The Crime: Criminal Mischief
The Victim: Haven Baima
Date: Monday, Dec. 24
Time: 2:40 p.m.
Location: 6100 block of Prospect
Road rage usually doesn’t amount to much.
Maybe some yelling, maybe some lewd hand gestures, maybe even some ominous, mildly threatening swerving and following. But rarely does road rage end with slashed tires, a mother taking the law into her own hands, and apology letters.
Haven Baima had nothing to do with provoking a man’s road rage, but her house held the man who did, a football buddy of her son’s who had “mouthed off to a guy,” as she describes it. And that was enough for the man, who clandestinely followed the her son’s friend all the way to Baima’s house and later slashed every tire on the three cars parked outside.
“One of my kid’s jock friends really ticked this guy off, because he road-raged his way all the way here,” Baima says. “We sort of caught him doing it, but he ran. He left a knife and glove in the alley.”
Using that visual identification, as well as a description of the man’s car, Baima asked around and discovered the man lives nearby. She decided to confront him personally, rather than get the law involved.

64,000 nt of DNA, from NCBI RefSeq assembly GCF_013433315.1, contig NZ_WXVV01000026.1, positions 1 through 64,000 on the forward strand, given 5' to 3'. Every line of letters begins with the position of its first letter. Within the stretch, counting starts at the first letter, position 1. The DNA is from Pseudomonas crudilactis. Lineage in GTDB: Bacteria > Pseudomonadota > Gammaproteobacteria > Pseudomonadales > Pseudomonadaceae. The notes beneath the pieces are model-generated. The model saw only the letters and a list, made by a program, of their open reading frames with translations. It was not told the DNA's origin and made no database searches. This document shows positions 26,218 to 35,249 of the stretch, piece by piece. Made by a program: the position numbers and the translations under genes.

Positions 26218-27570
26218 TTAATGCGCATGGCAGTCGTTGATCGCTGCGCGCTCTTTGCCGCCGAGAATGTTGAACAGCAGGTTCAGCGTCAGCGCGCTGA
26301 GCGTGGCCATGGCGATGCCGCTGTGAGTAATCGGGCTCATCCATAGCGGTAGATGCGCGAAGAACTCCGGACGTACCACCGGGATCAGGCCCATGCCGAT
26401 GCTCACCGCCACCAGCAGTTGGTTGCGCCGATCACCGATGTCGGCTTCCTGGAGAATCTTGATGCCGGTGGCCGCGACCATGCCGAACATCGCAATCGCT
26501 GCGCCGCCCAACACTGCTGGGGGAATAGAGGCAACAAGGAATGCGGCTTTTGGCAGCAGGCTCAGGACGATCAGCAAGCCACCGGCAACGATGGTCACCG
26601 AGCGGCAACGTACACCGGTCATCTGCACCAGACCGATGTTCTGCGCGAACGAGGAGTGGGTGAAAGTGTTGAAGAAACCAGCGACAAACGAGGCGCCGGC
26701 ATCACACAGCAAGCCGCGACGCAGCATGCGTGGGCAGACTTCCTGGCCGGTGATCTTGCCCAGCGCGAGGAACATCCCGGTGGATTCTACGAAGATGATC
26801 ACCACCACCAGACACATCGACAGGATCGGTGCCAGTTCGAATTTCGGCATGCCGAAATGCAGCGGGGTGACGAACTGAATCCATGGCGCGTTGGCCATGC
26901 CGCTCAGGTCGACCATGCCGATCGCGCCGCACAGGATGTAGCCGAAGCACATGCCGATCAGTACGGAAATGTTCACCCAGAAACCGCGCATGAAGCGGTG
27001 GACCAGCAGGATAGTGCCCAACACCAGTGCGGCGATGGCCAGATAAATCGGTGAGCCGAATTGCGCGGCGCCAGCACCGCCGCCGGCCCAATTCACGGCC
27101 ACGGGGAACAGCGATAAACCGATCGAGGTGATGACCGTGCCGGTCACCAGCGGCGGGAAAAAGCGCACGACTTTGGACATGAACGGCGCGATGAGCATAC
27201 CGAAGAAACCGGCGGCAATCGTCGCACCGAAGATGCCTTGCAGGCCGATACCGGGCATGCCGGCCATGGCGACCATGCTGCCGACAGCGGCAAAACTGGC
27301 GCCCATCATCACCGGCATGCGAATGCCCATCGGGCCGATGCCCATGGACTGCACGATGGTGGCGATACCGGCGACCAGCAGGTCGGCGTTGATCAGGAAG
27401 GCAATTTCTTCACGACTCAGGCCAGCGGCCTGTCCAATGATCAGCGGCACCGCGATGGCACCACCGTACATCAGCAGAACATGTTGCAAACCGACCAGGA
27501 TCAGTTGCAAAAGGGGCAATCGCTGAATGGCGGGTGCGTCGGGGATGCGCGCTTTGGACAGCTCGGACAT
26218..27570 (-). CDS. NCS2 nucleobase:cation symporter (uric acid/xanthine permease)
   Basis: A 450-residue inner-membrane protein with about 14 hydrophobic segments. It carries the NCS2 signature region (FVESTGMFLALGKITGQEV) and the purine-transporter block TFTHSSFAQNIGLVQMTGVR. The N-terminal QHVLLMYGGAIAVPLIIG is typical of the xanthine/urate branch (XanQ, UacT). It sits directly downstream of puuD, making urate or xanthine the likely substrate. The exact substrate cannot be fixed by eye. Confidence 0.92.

“In addition to finding him, I did a little detective work to make sure he wasn’t a menace to society,” Baima says. “I asked around to his neighbors. They told me he wasn’t a bad guy, usually. I mean, before I knocked on that door, I had to make sure I wasn’t going to (anger) a psycho, have him come back and kill my family.”
His reaction to her appearance at his front door was akin to “a deer in the headlights,” Baima says. She convinced him it was in his interest to pay for the tires she had to buy for her houseguests, as well as write an apology letter.
“I said, ‘Listen. You’re not that smart. You left a knife and glove in the alley. I don’t want to press charges, but I’ve got some evidence if I do.’ He didn’t seem like a bad guy. He was just a little drunk, and these jocks at my house had really (angered) him.”
Despite her success, Dallas Police Lt. Michael Woodberry said he wouldn’t recommend that people emulate Baima.
“That’s really not a smart move she made at all, going to talk to a guy who did something like that,” Woodberry says. “You never know what’s going to go through someone’s head. There are too many people out there with too many issues. Even if you don’t want to press charges, I’d still advise you to get the police involved before you go confronting someone.”
But to Baima’s mind, all ended perfectly. She didn’t create a potentially lifelong, unstable enemy by sending a guy to jail for a few months; she got her money back for the tires; and she was able to teach the guy an important lesson.
“Next time you go road-raging, don’t go after people with nothing to do with it.”
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